Jason Reed / Reuters
U.S. President Barack Obama steps on stage to deliver remarks on American manufacturing in front of an Intel plant under construction in Chandler, Arizona January 25, 2012.
President Barack Obama was returning Thursday to two states key to his re-election, Nevada and Colorado, promoting his energy agenda while grabbing some of the political spotlight ahead of his Republican rivals.
Both states hold their presidential caucuses within the next two weeks — events that have grown in importance as the Republican contest for the White House appears to narrow to a choice between former Massachusetts Gov. Mitt Romney and former House Speaker Newt Gingrich.
Obama's energy pitch also comes just days after he drew Republican criticism for rejecting a cross-country oil pipeline that would have delivered Canadian tar sands oil to refineries in Texas.
In Nevada, Obama said his administration will open a large swath in the Gulf of Mexico for oil and gas exploration and development.
He also was scheduled to speak at Buckley Air Force Base in Colorado, drawing attention to proposals for clean energy and greater domestic oil and gas production.
Obama won both Nevada and Colorado in 2008. He visited both states in late October, using that trip to launch a phase of his campaign to jump-start the economy. With economic indicators improving, he now visits on a higher note.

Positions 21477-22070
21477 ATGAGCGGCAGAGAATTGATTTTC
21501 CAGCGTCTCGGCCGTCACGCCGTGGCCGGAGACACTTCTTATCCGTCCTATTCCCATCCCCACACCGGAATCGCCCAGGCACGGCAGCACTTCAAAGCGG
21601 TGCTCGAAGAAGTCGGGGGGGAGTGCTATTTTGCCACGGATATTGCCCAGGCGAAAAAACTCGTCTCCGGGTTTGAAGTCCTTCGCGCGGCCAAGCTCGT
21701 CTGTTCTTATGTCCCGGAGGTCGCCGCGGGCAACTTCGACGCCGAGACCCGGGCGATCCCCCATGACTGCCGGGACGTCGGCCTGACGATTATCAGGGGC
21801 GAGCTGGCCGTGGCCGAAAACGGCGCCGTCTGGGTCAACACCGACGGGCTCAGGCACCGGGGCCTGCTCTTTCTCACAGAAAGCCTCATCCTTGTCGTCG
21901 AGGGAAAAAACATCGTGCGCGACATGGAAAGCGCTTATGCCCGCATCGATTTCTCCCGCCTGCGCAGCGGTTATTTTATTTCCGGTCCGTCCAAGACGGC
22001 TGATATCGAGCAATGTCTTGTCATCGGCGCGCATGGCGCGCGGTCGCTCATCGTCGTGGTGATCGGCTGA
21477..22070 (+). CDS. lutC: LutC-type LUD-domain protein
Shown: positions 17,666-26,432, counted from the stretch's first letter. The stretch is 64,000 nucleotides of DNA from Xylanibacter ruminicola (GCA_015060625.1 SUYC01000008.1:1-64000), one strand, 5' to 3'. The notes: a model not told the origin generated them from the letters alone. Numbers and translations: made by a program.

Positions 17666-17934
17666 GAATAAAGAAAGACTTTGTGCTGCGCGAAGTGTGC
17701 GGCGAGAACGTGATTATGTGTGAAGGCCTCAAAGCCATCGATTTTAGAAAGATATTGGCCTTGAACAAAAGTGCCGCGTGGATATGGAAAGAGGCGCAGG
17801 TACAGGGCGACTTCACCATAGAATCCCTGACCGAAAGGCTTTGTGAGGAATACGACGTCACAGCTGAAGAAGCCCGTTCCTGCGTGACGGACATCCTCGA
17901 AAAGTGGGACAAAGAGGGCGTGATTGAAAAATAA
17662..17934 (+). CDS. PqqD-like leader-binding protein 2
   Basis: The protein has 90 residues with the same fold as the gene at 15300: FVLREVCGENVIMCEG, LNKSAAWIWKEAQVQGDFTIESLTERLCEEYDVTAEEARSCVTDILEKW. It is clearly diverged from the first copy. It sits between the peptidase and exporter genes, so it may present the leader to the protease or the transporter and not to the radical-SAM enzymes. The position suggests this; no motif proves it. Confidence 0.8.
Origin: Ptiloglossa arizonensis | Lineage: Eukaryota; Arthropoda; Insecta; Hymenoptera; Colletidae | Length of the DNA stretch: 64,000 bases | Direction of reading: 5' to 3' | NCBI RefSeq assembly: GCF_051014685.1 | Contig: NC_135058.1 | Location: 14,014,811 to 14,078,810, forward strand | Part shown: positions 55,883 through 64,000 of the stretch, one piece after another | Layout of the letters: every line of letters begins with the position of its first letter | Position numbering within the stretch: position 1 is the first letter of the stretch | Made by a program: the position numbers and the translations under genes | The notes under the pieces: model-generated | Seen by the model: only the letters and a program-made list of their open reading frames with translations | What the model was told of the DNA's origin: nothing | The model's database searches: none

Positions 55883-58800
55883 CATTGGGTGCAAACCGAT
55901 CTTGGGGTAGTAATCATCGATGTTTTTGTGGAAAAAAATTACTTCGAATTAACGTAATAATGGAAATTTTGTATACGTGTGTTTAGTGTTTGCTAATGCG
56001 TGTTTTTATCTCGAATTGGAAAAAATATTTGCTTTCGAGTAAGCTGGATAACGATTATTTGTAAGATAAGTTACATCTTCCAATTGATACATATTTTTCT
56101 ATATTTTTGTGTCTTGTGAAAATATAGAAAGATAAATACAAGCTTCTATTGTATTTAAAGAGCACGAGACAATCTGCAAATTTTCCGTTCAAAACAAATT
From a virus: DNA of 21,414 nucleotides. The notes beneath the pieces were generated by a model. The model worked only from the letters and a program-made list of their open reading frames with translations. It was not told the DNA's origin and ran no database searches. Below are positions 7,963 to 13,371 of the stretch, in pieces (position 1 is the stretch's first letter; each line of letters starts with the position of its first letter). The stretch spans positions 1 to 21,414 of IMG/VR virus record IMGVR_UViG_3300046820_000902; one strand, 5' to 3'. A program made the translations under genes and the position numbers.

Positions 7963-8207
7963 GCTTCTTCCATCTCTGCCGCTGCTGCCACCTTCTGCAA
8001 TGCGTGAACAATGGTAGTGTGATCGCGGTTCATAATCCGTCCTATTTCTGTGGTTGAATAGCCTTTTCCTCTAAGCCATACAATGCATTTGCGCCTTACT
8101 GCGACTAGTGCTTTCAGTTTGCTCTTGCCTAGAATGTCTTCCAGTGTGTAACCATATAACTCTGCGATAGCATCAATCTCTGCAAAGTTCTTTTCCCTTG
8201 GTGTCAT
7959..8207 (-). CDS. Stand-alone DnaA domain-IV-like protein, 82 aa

Obama is drawing attention to two aspects of his energy policy — greater domestic energy production and investment in cleaner energy sources.
The nearly 38-million-acre (153,780 square kilometer) parcel the Obama administration is putting up for lease is part of an offshore drilling plan for 2007-12 put in place by former President George W. Bush. But after the massive BP oil spill of 2010 led to an overhaul of the government's oversight of offshore exploration and production, some areas had to be re-evaluated for the environmental risks associated with drilling.
The White House is portraying Obama as willing to seek the middle ground on energy after Republicans and the industry criticized him for the moratorium put in place after the Gulf disaster, the rejection of the Keystone XL pipeline from Canada, and other policies they say have hampered production, jobs and national energy security.